Merrill Lynch & Co traders may have booked hefty losses late last year only after learning of their 2008 bonuses, but executives chose not to revisit their decision to pay out $3.62 billion of bonuses, New York Attorney General Andrew Cuomo said on Wednesday.
The allegations were made in filings with the New York State Supreme Court in Manhattan, two days before Justice Bernard Fried is expected to hold a hearing on whether Bank of America can keep the bonus data confidential.
Cuomo is examining whether the bonuses violated securities laws, and whether Bank of America should have disclosed more about Merrill's condition sooner.
Bank of America on January 16 got a federal bailout that included $20 billion of capital from the Troubled Asset Relief Program, and a government agreement to share losses on $118 billion of assets, mostly from Merrill. The Charlotte, North Carolina-based bank has taken $45 billion overall from TARP.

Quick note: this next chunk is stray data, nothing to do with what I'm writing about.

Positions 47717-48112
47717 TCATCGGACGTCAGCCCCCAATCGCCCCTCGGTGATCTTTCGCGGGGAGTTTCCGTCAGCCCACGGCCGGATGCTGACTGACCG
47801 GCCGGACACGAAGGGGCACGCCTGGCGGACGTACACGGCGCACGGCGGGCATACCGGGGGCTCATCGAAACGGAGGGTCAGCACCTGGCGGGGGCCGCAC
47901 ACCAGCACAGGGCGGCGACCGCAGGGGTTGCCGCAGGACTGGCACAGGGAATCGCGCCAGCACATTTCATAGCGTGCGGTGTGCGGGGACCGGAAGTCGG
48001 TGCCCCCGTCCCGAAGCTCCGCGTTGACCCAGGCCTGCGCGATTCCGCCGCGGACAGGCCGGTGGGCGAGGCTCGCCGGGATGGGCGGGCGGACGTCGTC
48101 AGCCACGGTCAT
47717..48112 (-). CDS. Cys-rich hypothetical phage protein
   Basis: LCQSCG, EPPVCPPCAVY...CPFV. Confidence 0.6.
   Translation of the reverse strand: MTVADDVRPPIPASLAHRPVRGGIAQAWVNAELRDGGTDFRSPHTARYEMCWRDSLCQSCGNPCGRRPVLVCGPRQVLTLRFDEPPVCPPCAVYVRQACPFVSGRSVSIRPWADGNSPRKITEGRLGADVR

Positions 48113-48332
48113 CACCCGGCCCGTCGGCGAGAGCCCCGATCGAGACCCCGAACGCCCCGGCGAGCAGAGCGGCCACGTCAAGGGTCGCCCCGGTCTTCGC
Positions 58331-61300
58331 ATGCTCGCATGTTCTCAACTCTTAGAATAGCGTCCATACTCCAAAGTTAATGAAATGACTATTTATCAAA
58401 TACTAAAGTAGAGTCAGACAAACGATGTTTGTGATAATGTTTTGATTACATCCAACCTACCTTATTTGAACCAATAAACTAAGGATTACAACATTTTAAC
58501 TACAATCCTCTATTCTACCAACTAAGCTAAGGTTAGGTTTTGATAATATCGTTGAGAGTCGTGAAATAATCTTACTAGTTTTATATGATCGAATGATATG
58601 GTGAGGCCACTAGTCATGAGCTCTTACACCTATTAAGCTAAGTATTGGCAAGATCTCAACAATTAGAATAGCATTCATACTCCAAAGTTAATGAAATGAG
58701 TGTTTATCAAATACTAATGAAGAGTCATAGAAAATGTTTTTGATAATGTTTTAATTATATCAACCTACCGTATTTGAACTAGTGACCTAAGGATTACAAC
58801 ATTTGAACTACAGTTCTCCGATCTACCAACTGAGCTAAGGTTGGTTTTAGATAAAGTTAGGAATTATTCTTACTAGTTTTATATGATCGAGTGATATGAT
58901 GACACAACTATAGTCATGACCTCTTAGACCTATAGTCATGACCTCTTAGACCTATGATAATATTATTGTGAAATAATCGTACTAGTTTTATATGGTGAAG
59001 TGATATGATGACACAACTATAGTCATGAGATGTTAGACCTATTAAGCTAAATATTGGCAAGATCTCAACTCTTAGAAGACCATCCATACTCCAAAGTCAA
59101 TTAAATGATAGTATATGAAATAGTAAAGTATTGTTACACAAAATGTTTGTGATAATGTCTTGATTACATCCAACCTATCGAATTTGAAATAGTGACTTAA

Bank of America has said it would suffer grave harm by revealing bonus data, citing concerns about competitors poaching staff and privacy. It was not immediately available for comment.
(Reporting by Jonathan Stempel; Editing by Tim Dobbyn)